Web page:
Malaga  Part 2: Museums

Malaga has a large number of very good museums. We visited two on the Tuesday we arrived from Valencia, just a 45 minute flight from Valencia for the astounding price of 9 euros.

The Museo Automovilístico de Málaga has a large collection of expertly restored cars, and in an unusual twist, many are accompanied by fashions from the era. The owner of this private museum joined us for part of our visit, taking us beyond the ropes so we were able to get a close view of the interiors of several cars.

I love the dashboards of this era!
This post WWI car has an aviation engine
car musem
Dali inspired features on this 1930 Renault Francia

He told us he is looking for a new home, and is considering a move to Brooklyn, NY. He complains about the lack of government support in Malaga, and not enough visitors. He’s got a superb collection, the restorations done in his home country of Portugal.

In addition to the cars he’s exhibiting a find collection of high fashion, many of which match up with the cars they are displayed next to.

The Russian State Museum has its main branch in St. Petersburg. We had the immense pleasure of visiting it during our month there. The branch is across the plaza from the car museum, housed in an old tobacco plant. The collection on the day of our visit lacked many of the better pieces to be found in St. Petersburg but still worth a visit. Here are two of the pieces I found more interesting.

russian 2

The next day we hit a few more museums. First it was the Contemporary Art Museum, which sits along the river, entrance free amazingly enough.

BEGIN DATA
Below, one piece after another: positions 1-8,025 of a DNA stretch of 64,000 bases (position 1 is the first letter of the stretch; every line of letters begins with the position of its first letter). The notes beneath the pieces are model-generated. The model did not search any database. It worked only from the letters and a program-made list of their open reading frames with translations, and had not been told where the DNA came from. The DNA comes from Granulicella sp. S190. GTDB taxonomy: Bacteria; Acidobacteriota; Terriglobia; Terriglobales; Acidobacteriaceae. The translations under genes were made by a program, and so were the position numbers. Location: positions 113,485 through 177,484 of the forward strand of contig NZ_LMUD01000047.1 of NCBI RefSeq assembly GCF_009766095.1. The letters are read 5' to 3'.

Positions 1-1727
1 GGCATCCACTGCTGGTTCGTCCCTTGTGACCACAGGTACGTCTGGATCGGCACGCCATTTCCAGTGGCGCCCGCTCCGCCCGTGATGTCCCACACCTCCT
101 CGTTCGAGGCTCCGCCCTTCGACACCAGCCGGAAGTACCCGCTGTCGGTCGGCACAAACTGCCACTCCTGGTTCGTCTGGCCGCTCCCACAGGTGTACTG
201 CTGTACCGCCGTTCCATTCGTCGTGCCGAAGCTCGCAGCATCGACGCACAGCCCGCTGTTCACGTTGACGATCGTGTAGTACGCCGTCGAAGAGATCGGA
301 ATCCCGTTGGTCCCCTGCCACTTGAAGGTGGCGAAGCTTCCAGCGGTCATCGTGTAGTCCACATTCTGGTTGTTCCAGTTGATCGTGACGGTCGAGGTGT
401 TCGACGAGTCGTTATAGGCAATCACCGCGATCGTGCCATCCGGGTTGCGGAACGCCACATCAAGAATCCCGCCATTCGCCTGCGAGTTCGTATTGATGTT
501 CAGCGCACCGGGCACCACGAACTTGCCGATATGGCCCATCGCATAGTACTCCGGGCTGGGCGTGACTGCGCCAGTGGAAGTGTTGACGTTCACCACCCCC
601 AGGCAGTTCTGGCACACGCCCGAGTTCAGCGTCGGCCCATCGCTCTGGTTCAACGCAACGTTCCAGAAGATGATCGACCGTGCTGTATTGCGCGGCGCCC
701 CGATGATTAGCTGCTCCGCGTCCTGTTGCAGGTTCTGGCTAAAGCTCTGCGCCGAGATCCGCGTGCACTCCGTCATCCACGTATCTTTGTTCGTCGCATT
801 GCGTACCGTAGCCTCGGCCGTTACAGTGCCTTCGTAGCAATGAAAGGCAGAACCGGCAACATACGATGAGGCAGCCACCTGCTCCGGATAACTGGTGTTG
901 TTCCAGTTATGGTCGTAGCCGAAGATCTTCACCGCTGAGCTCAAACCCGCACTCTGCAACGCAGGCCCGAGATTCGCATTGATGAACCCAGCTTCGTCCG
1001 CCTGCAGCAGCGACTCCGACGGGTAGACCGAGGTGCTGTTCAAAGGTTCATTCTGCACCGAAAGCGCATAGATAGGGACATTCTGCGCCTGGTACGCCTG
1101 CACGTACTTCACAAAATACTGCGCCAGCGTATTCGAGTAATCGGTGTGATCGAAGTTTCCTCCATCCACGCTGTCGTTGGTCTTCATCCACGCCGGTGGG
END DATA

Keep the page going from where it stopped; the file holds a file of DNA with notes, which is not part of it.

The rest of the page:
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Patricio Cabrera
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Patricio Cabrera

Then we walked through the lovely old town, a pedestrian zone almost exclusively, to the Picasso Museum. Picasso was born here, but moved on to Paris in his early 20’s. There were something in excess of 100 of his paintings and drawings, whose unmistakable style which most people have seen before if they have seen any of his works at all. I found this one to be of greater interest than the others because the photo of the model, his wife at the time, Francoise Gilot, is posted with the painting. He did not do any drawing or painting as she posed for him. He stared for a good while and then told her she would not have to pose again. Take a look.

Woman in an Armchair, Picasso
Francoise Gilot

After a donor kabab and a bit of a rest we walked to the Museo del Vidrio y Cristal de Málaga We started the obligatory guided tour in Spanish with an expressive Spanish woman who took us up the stairs to start viewing some of the 3000+ pieces plus the furnishings of this private house. She explained that there are studio pieces and art pieces. The former is both designed and executed by the artist. Art pieces are those where the artist designs the piece but it is executed by a glass studio.

Please visit their website for additional images.

Peter Layton, UK

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